11 Regulation of medical implants in the EU and UK Once compliance with the essential requirements has been established, the manufacturer places a CE mark on the device and is free to place the device on the market in all EU countries without further controls. 29 The CE mark also represents a declaration from the manufacturer that appropriate post-market surveillance measures are in place to monitor the device s performance once it is in use. The CE mark is not used solely for medical implants; other products such as toys and machinery that are subject to EU directives must also be CE-marked. 30 The Health Select Committee noted in its report PIP Breast implants and regulation of cosmetic interventions that recent concern about the safety of metal-on-metal hip implants suggest there is [...] cause for strengthening CE mark requirements. 31 The Committee also considered that with regards to the PIP implant, the real issue [...] is the failure of the CE mark to provide adequate assurance that the product [...] was appropriate to use 32 and made recommendations to strengthen the CE mark system. 33 Pre-market approval will be discussed in more detail in chapter 3; including whether there is enough transparency and public understanding of the approval system. 14. Once a device is on the market it is the manufacturer s responsibility to ensure it is performing as intended by collecting data about adverse events related to the device. The manufacturer is required to report any incidents and update safety information, for example, field safety corrective actions to the competent authority in the country in which the incident occurred. Field safety corrective actions include product recalls, design changes, software upgrades, and amended instructions for use, including patient management for implants. The manufacturer must also alert: the competent authorities of all countries in which the device is used; the competent authority in their own country; and the notified body that undertook the conformity assessment of the product. 34 The MHRA 15. The MHRA is responsible for ensuring that medicines and medical devices work, and are acceptably safe. 35 Its role is to implement the provisions of the Directives, to appoint and control Notified Bodies, to assess and authorise clinical investigations of non-ce marked devices and to monitor and investigate adverse events and field safety corrective 27 Notified bodies are explained further in paragraph Ev 32, para 5 29 Ev 32, para 7 30 Guide to the implementation of directives based on the New Approach and the Global Approach, Luxembourg: Office for Official Publications of the European Communities, 2000, L-2985 Luxembourg 31 Health Committee, Sixteenth Report of Session , PIP Breast implants and regulation of cosmetic interventions, HC 1816, para Health Committee, Sixteenth Report of Session , PIP Breast implants and regulation of cosmetic interventions, HC 1816, para Health Committee, Sixteenth Report of Session , PIP Breast implants and regulation of cosmetic interventions, HC 1816, para Medical devices Guidance document: Guidelines on a Medical Devices Vigilance System. Revision 7 of MEDDEV , March About us, MHRA,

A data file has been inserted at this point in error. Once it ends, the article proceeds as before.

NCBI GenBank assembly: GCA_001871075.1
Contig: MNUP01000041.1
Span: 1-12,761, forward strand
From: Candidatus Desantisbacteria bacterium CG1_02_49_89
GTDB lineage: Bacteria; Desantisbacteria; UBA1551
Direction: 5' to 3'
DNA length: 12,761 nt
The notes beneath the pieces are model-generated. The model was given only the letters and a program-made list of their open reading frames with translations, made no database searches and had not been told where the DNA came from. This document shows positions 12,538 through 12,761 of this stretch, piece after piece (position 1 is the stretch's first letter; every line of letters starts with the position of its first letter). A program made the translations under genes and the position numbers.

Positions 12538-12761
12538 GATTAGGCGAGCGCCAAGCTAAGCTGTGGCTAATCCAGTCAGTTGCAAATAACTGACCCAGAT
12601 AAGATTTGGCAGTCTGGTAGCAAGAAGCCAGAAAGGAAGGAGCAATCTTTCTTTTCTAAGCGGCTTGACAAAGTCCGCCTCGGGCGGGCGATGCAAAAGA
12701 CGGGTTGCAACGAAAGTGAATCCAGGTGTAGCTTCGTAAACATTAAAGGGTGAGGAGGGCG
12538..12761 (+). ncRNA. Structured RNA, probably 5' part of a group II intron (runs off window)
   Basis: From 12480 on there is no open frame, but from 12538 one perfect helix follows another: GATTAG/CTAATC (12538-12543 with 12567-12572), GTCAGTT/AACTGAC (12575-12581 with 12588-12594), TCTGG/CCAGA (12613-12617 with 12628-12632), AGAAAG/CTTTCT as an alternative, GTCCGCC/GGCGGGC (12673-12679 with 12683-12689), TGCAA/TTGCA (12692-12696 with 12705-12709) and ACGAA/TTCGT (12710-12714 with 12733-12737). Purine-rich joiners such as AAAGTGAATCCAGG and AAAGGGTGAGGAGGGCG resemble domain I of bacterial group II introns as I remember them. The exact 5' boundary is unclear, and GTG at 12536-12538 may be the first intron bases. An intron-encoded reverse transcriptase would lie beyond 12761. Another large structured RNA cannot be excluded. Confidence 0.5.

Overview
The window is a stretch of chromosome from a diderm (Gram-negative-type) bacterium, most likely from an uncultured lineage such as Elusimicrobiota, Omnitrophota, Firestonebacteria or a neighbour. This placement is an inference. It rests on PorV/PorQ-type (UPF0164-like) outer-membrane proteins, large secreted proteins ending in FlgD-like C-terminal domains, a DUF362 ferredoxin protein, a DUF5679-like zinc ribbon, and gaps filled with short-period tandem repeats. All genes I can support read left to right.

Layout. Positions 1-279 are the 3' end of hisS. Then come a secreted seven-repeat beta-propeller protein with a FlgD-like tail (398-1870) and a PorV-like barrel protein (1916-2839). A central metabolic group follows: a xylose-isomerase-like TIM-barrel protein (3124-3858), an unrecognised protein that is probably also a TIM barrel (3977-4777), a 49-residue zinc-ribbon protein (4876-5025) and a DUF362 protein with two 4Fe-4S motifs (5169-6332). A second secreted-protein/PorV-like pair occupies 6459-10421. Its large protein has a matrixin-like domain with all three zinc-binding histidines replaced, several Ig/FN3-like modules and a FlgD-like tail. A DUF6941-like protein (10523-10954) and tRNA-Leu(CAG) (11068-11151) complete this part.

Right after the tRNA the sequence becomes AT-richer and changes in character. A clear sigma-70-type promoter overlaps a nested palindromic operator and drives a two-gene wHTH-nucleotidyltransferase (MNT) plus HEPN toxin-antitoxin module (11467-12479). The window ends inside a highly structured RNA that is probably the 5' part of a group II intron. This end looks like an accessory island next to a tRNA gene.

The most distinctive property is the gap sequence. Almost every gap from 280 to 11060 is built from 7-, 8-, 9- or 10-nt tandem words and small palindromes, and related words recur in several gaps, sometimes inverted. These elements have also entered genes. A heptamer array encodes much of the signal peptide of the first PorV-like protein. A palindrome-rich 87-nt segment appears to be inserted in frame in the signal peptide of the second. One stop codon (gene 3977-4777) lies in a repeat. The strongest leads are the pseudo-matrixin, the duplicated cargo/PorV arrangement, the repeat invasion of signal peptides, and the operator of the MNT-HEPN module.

12 10 Regulation of medical implants in the EU and UK actions (including recalls) occurring in [the UK]. 36 The MHRA explained that clinical investigations are generally likely to be required for medical implants and that the role of the MHRA is to assess the technical and clinical evidence provided by the manufacturer to ensure that there are no public health or public policy reasons whereby the proposed clinical investigation should not proceed Once a device is on the market, the MHRA has responsibility for investigating adverse incidents reported either by manufacturers (who are responsible for post market surveillance) or by healthcare professionals and members of the public. 38 As a result of these investigations the MHRA will take further action as appropriate, including recalling faulty products and offering advice to the health service, primarily through Medical Device Alerts, but also through safety pamphlets, posters, and bulletins. 39 The MHRA considers that it has an important role in working with professionals and the public, not only to inform but also to influence their behaviour. 40 High profile medical device recalls 17. Subsequent chapters of this report will discuss the regulatory framework for medical implants in more detail. However it is worth briefly setting out background information on the recall of PIP breast implants in early 2012 and recall of the DePuy metal-on-metal hip implant systems in 2010 as these two cases were frequently raised. PIP breast implants 18. In March 2010, the French regulator Agence Française de Sécurité Sanitaire des Produits de Santé (AFSSAPS) found that the French company Poly Implant Prothèses (PIP) had been using non-authorised silicone in the manufacture of breast implants. The CE mark for PIP implants was consequently withdrawn and the MHRA indicated that the implants should no longer be used in the UK. 41 In relation to the PIP implant recall, Lord Howe, Parliamentary Under-Secretary of State, Department of Health, stated we must always remember that we are dealing there with a clear case of fraud. It was clear from my investigation that no amount of regulation could have prevented deliberate fraud of that kind. 42 He added there is no criticism of the notified body in relation to the PIP manufacturer; they did their job as far as we can see perfectly adequately, but the manufacturer was out to hoodwink everybody As stated previously, this inquiry was not intended to examine the PIP implant issue directly as there have been several investigations into the matter. 36 Ev 32, para 9 37 Ev 33, para Ev 34, para Ibid. 40 Ibid. 41 Health Committee, Sixteenth Report of Session , PIP Breast implants and regulation of cosmetic interventions, HC Q Q 148